Differential diagnosis

In the presence of a normal karyotype, the differential diagnosis should include lethal popliteal pterygium syndrome (Bartsocas-Papas syndrome) and Pena-Shokeir syndrome (Table 2).

Table 2: Differential diagnosis of lethal multiple pterygium syndrome.

Syndrome Differences
Lethal popliteal Pterygia only in the lower extremities.
Pterygium 7 Cleft lip and palate with pitted lower lip.Genital abnormalities ( bifid scrotum, hypoplastic penis, cryptorchidism, hypoplastic labia )16.
Pena-Shokeir,type I Many similarities are present, but multiple pterygia are absent.

Associated anomalies

Table 3: Associated anomalies

  • Cystic hygroma of the neck
  • Edema and hydrops
  • Multiple pterygia at all joints
    • chin-to-sternum
    • cervical
    • axillary
    • antecubital
    • popliteal
    • crural
  • Muscular-skeletal anomalies
    • flexion contracture of multiple joints
    • muscle atrophy/abdominal muscle hypoplasia
    • short stature
    • talipes as equinovarus
    • bony fusions: humero-ulnar, radio-ulnar, between
    • spine apophyses, between epiphyseal cartilage of the long bones.
  • Facial anomalies
    • hypertelorism
    • epicanthic folds
    • downward slanting palpebral fissures
    • flattened nasal bridge
    • micrognathia
    • low set ears
    • cleft palate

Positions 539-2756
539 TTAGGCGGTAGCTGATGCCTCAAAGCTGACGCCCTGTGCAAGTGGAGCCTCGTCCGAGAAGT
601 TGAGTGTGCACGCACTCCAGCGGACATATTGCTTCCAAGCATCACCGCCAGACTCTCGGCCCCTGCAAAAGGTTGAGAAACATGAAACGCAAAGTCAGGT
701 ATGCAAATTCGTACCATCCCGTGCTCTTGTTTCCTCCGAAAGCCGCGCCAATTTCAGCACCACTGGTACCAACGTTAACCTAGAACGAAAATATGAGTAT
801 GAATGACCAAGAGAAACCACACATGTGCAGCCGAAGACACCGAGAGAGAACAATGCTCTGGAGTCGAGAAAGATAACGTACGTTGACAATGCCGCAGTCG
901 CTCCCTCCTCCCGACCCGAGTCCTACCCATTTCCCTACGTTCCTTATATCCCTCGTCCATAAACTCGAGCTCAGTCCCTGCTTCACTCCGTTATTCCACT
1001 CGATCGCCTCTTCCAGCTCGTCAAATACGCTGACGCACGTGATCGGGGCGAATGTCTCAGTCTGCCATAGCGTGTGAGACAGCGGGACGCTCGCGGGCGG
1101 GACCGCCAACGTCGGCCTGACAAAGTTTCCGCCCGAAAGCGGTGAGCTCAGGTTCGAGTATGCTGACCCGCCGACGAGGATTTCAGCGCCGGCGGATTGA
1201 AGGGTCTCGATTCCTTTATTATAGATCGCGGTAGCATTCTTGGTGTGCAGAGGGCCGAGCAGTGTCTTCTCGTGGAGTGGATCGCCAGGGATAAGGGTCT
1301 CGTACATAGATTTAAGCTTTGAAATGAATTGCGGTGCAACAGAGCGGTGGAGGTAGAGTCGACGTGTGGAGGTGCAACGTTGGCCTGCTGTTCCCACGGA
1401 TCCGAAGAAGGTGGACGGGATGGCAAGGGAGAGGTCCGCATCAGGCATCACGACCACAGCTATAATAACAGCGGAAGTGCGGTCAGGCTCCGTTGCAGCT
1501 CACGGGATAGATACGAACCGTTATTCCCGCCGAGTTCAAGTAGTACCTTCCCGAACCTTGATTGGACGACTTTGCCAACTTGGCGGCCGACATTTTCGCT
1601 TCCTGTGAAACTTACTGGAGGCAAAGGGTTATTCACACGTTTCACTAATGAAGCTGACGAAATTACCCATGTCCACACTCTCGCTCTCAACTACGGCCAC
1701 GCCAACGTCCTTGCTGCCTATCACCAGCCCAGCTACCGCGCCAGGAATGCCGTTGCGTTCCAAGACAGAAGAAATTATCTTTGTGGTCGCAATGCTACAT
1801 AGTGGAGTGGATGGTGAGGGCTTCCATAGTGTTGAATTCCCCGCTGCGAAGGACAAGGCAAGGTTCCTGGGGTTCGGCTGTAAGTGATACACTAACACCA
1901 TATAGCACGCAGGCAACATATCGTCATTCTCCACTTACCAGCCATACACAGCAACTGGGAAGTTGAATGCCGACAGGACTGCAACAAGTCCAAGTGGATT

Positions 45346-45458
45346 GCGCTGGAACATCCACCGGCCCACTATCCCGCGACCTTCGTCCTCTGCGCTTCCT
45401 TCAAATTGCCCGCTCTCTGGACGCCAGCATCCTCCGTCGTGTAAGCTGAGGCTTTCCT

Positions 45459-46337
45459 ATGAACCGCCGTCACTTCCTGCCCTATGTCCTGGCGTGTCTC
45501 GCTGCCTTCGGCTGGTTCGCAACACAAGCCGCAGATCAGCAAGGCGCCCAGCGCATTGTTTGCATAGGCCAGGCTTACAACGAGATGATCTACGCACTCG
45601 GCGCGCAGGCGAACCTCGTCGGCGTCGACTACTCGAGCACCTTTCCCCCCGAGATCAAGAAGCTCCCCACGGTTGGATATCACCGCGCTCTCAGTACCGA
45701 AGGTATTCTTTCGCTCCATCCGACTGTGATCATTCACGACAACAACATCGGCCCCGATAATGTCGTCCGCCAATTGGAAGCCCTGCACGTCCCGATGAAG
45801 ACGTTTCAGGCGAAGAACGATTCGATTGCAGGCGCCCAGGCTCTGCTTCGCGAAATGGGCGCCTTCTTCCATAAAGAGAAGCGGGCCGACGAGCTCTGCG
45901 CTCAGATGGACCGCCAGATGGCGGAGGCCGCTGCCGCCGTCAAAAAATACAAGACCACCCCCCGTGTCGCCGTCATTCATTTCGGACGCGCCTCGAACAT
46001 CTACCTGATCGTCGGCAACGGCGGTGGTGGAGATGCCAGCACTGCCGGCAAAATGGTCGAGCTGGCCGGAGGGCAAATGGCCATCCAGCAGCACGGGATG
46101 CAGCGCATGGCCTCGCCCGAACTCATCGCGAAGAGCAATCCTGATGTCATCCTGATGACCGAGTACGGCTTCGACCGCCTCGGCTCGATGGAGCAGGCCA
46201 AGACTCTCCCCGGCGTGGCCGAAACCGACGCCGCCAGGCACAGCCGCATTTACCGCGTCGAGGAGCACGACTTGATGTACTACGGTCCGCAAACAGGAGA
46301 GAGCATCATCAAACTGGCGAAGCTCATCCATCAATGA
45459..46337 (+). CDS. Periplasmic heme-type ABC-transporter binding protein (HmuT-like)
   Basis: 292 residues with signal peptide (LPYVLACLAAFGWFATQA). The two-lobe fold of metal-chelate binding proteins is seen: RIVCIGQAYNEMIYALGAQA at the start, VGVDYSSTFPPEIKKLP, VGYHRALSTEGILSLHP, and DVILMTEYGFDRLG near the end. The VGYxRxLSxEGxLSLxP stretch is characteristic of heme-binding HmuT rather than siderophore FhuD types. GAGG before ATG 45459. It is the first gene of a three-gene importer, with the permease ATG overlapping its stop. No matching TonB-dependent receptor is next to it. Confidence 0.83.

• cleft upper lip (non mid-line)
  • Cardiac hypoplasia
  • Lung hypoplasia/agenesia
  • Small chest
  • Congenital hernia of the diaphragm
  • External genital hypoplasia /cryptorchidism
  • Hydranencephaly/porencephaly
  • Intestinal malrotation/atresia
  • Low birth weight (less than 3 percentile).


The condition is generally lethal in utero.

Recurrence risk

Since the syndrome has an autosomal recessive transmission, the estimated recurrence risk is 25%.

Obstetrical management

Determination of the fetal karyotype is indicated to exclude genetic syndromes (trisomy 21, 18, 13, and XXXXY syndromes). When the diagnosis is made before viability, the option of pregnancy termination should be offered to the patient. If the diagnosis is reached after viability, non aggressive management is recommended.


1. Chen H, Immuken L, Lachman R, et al: Syndrome of multiple pterygia, camptodactyly, facial anomalies hypoplastic lungs and heart, cystic hygroma, and skeletal anomalies. Am J Med Genet 17:809-826, 1984.